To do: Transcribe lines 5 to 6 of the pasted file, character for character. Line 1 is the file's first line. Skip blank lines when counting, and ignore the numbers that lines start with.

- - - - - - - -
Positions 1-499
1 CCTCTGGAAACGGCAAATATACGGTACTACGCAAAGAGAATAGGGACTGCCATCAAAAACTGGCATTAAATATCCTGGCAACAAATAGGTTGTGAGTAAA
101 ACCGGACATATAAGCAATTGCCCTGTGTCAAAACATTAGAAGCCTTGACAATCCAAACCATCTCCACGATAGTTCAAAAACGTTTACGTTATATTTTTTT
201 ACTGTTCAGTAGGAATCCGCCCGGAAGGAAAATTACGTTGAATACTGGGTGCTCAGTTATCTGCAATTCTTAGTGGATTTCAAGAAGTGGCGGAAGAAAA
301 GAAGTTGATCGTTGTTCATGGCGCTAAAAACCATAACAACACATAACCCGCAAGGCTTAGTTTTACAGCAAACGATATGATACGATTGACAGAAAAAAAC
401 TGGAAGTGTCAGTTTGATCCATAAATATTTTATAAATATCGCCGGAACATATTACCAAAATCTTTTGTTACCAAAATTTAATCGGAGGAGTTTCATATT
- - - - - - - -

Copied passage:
301 GAAGTTGATCGTTGTTCATGGCGCTAAAAACCATAACAACACATAACCCGCAAGGCTTAGTTTTACAGCAAACGATATGATACGATTGACAGAAAAAAAC
401 TGGAAGTGTCAGTTTGATCCATAAATATTTTATAAATATCGCCGGAACATATTACCAAAATCTTTTGTTACCAAAATTTAATCGGAGGAGTTTCATATT